Bringing data to life

Real-time data analytics and the drive to help patients

By Douglas Clark, M.B.A.
Senior Director, Database Strategy & Analysis, Safety and Benefit Risk Management

July 22, 2016

During a clinical trial, and also after a medicine enters the market, its efficacy and safety are continually assessed. This activity generates a lot of information and making sense of these vast amounts of data is daunting. At Biogen, we take on that “big data” challenge and turn it into a unique opportunity to improve the quality of our research and trials. My database strategy and analytics team works closely together with our safety and epidemiology groups to build advanced tools to visualize and manage this information. Our aim is to accelerate and improve decision-making with the ultimate goal of helping our patients.

Bringing data to life: the clinical and real world connection
Take a clinical trial, for example. We expect that the trial will show us whether a potential medicine is effective based on defined datasets collected from a well-defined patient population. In reality though, much more information is collected from observations at the doctor’s office or by a nurse during a home visit. This real world data includes information from electronic medical records, reports of adverse effects, patient surveys, insurance claims and even social media feeds, like Twitter and Facebook. The combination of real world data and clinical trial data provides a more comprehensive picture of how well a treatment or drug is working. We can quickly explore how often a particular safety event happens in populations ranging from very specific patients in a small trial to upwards of 100 million people.

The big question is: how do we bring all that data to life? In other words, how do we make sense of such large and diverse data sets, and how do we sift through it to tease out meaningful information? Project teams, in general, know that data will be generated, but they most likely don’t know the data (i.e., relational aspects, quality and relevance). That’s where we come in: we bridge the gap between methodology (protocol) and how to extract and interpret the information produced; we translate protocols into an analysis plan, in both plain English and in code. This can be used to better describe the characteristics of a population that we are interested in, and even help determine the risks and benefits associated with our drugs.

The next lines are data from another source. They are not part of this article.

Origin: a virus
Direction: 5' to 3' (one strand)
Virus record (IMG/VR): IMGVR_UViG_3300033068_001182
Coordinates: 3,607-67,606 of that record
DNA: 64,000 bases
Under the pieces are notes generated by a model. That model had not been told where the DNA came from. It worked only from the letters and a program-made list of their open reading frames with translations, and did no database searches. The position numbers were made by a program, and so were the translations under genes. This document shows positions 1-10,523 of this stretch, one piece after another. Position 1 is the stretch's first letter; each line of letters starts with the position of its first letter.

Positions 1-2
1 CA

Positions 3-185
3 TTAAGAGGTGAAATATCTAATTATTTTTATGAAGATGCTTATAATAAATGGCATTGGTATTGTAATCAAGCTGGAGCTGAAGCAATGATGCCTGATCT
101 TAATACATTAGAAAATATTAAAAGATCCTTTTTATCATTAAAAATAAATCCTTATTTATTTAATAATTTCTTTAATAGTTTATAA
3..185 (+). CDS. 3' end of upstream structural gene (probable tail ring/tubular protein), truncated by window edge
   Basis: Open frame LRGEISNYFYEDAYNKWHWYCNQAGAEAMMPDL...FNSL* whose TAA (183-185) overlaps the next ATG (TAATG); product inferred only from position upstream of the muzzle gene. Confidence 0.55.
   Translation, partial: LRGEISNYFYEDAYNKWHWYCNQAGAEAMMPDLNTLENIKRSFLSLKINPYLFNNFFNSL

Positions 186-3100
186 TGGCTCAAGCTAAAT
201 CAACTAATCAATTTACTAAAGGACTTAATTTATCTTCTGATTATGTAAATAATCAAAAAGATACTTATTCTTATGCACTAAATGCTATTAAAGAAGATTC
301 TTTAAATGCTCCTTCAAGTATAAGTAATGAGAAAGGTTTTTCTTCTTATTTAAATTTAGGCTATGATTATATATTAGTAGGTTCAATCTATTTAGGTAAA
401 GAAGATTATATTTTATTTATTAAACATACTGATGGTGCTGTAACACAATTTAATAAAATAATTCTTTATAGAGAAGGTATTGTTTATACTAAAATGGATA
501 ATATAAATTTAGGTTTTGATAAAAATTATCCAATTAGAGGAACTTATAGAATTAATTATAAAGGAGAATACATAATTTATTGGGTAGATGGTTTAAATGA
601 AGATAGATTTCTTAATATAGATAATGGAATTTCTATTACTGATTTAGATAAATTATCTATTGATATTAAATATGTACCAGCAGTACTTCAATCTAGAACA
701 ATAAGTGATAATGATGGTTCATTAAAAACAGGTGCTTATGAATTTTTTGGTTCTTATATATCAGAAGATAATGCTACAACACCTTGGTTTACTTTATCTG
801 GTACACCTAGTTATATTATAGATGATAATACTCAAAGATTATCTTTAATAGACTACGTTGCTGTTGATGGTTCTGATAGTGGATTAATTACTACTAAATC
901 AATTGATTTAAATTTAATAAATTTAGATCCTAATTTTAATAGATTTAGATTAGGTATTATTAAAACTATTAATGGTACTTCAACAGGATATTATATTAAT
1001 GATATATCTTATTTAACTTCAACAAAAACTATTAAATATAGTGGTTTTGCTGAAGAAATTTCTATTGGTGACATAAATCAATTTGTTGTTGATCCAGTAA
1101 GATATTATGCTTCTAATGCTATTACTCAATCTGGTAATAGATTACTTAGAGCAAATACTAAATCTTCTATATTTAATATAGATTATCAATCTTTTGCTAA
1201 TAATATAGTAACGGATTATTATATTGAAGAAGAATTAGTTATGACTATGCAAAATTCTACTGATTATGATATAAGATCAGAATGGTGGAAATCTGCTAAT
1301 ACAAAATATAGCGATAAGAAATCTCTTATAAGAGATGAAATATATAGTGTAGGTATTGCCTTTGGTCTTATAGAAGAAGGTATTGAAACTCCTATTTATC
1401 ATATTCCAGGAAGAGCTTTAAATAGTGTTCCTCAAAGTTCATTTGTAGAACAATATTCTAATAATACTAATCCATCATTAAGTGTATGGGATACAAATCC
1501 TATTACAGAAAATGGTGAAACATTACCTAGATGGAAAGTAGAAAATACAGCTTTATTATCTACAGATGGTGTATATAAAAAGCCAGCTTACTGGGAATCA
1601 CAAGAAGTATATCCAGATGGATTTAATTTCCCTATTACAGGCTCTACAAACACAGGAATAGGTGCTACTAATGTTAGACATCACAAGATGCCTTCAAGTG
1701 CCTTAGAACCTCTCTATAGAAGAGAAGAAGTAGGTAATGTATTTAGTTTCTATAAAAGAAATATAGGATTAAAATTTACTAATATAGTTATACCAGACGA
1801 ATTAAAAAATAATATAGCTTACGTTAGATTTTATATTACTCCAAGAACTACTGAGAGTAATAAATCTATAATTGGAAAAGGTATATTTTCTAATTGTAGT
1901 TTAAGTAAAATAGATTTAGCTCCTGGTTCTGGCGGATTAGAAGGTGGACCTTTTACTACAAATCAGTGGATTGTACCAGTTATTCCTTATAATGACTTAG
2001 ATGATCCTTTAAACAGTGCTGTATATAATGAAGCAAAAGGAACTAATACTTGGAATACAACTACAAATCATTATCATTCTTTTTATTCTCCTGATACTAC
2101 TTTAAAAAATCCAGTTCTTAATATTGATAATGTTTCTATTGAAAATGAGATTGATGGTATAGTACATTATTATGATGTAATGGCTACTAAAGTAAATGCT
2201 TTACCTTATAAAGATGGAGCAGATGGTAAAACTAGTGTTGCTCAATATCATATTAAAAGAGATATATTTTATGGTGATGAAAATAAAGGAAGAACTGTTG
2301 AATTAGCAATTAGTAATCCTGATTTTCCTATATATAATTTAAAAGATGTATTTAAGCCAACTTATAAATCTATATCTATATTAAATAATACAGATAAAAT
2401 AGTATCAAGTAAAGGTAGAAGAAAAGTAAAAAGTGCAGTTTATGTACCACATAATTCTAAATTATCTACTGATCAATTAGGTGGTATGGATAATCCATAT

Staying ahead in real-time
What I find unique at Biogen is that all of these data are central to one department, Drug Safety & Benefit Risk. We work with a collaborative spirit and have cultivated strong relations with our global patient communities and end-users. Biogen has access to enormous medical claims and electronic medical record databases; two contain > 100 million patients (all patient data are de-identified and anonymous) and we’re able to respond to queries quickly. We’ve also recently launched our new Global Safety Database, the largest “cloud-based” database. This effectively harmonized global processes and our end-users can access this database in real-time.

Recently, we identified a gap in technology and developed an improved Clinical Trial Detection tool. Global Safety medical staff can now login and in real-time better analyze their data in greater detail. This is a significant upgrade over a static graph and back-and-forth conversations to get the parameters just right. We’ve completed a proof-of-concept against completed studies, and are now implementing this in on-going studies.

At Biogen, we feel like we are ahead of the game in our capabilities. The key to increasing the value of data is integration across different systems, countries, and sources of data. Our continued goal is to enable real-time access and provide data in flexible ways to streamline processes and help healthcare providers and regulators while increasing clinical trial transparency, improving patient safety and personalized treatment options for patients.

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